Is your Linked Open Data 5-star rated?

 

Author: Simone Onofri

I am a Senior Consultant / Project Manager with 10 years of experience in IT field – working with an Italian security firm active in EMEA area – carrying projects in Ethical Hacking, Security Operation Center and Secure Software Development Life-Cycle areas. Worked with Semantic Technologies since 2007.
 
With a strong passion about Security, Psychology, Education, Technology and Arts, I like to search and create new links between these topics, putting in practice Pareto’s definition of Creativity.

 

In 2006 Sir Tim Berners-Lee [1] – the inventor of Word Wide Web – wrote a document about Design Issues of Linked Data [2], explaining the meaning of and the reasons for linking data in the world of Semantic Web. In fact, Semantic Web is not just about putting data on the web, but also to create links between data.

Now we have the technology to put data on the web [3], the ability to publish our data in the Cloud and also proper licensing schemes, such as the UK’s Open Government License [4] or Italian Open Data License [5].

But question is about links. In 2010 document was updated “in order to encourage people — especially government data owners — along the road to good linked data” with a great “star scheme” to rate published datasets. “In the beginning” data is online but without an open license. With an Open license, a dataset can gain the 1st star: the Open Data level. Then, the level grows from 2nd to 4th when using proper formats and pointers. In order to get the 5th star, data must be linked: Linked Open Data.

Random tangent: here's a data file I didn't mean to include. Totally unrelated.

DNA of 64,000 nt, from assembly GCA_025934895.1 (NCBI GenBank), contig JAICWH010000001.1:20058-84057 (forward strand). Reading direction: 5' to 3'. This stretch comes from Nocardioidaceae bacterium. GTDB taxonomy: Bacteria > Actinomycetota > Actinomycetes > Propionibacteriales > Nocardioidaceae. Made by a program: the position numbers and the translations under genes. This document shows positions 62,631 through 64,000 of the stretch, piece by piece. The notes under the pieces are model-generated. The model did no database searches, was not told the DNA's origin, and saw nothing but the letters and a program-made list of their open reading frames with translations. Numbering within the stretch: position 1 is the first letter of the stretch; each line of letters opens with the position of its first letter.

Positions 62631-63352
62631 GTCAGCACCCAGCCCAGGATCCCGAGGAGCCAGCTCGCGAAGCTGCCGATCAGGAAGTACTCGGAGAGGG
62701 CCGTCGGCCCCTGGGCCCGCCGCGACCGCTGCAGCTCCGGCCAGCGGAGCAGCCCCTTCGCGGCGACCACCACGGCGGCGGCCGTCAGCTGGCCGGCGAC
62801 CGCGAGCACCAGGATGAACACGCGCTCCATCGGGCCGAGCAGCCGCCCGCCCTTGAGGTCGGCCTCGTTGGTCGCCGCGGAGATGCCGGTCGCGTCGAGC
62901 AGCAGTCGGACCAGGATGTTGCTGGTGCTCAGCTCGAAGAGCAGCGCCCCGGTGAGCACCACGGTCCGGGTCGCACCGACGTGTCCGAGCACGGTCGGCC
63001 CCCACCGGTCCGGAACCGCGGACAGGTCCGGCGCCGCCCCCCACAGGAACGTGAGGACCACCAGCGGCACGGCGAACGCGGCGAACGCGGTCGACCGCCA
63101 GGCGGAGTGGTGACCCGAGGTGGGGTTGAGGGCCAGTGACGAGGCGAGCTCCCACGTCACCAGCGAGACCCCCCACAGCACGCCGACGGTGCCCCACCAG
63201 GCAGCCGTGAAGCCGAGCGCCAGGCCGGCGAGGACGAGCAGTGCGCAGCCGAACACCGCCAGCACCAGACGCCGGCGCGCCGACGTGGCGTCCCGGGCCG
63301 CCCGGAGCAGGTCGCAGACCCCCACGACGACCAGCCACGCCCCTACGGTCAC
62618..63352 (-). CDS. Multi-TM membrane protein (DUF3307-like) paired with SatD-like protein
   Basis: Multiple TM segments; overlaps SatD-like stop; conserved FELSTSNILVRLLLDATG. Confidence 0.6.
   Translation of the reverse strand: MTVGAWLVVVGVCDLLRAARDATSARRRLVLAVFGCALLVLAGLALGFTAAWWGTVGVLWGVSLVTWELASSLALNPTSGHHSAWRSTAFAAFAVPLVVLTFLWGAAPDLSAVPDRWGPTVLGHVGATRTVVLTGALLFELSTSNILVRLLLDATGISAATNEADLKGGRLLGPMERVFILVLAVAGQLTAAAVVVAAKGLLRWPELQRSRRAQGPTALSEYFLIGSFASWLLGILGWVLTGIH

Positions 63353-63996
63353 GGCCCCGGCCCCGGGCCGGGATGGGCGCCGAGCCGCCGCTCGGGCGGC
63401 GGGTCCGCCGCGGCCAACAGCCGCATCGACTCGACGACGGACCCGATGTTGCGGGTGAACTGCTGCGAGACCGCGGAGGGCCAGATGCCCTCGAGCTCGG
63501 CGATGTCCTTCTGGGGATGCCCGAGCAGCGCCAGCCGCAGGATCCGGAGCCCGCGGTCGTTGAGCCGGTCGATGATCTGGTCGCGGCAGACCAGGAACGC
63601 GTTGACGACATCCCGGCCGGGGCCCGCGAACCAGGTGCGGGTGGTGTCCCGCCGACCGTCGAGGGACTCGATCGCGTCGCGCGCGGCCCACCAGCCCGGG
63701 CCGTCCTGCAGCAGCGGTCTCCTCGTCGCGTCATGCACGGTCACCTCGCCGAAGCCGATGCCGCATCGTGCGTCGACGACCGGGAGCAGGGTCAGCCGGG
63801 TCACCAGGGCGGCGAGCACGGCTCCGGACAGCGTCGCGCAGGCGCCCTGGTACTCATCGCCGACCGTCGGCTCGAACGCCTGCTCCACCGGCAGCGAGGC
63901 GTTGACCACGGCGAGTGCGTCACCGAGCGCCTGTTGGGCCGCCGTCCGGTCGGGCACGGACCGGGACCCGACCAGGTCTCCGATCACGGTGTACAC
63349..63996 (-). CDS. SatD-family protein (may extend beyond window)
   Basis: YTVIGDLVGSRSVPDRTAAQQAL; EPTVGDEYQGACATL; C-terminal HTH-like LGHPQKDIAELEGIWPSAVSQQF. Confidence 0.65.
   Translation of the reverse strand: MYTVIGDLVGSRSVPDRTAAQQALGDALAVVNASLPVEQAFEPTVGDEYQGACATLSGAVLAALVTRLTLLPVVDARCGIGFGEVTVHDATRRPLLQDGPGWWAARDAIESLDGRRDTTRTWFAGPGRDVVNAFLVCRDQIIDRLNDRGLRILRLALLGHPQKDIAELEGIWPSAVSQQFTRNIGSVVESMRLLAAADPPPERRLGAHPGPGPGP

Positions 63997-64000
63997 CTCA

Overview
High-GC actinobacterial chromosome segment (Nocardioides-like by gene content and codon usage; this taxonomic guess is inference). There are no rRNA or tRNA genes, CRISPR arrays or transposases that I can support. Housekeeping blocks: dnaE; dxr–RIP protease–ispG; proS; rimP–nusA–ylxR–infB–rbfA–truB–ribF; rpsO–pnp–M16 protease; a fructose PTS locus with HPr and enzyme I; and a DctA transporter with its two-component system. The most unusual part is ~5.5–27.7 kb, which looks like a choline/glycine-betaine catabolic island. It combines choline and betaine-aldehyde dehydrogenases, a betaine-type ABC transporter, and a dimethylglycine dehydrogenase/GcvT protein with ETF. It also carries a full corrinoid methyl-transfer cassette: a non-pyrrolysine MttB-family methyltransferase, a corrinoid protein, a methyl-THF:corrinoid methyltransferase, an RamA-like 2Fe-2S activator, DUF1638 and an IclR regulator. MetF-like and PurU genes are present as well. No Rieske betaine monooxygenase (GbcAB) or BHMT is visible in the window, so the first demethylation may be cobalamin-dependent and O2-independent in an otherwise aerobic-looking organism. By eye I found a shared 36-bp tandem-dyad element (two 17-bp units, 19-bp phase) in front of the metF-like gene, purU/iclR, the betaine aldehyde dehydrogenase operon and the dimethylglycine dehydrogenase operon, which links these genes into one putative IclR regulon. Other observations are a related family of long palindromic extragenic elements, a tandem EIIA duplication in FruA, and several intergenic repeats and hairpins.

Star(s)

Explanation

 One star Data is available on the Web with an Open Data License, whatever format (e.g. image).
 Two stars Data is available on the Web with an Open Data License, in a machine-readable format, even if proprietary format (e.g. excel).
 Three stars Data is available on the Web with an Open Data License, in machine readable non-proprietary format (e.g. csv).
 Four stars Data is available on the Web with an Open Data License, in a machine readable non-proprietary format which uses URI (e.g. possibility to point data).
 Five stars Data is available on the Web with an Open Data License, in a machine readable non-proprietary format which uses URI and it is linked to other data (e.g. Linked Open Data).

Linked Open Data is a concept similar to the definition of creativity attributed to Vilfredo Pareto [6]. Creativity is “create new links”, and Linked Open Data is the creativity needed for our Smart Cities! Have you some data? Label it with some badges offered by DERI [7].

References
[1] //www.w3.org/People/Berners-Lee/
[2] //www.w3.org/DesignIssues/LinkedData.html
[3] //www.w3.org/standards/semanticweb/
[4] //www.nationalarchives.gov.uk/doc/open-government-licence/version/2/
[5] //www.formez.it/iodl/
[6] //www.gandalf.it/m/strat02.htm#e
[7] //lab.linkeddata.deri.ie/2010/lod-badges/

 

Comments are closed.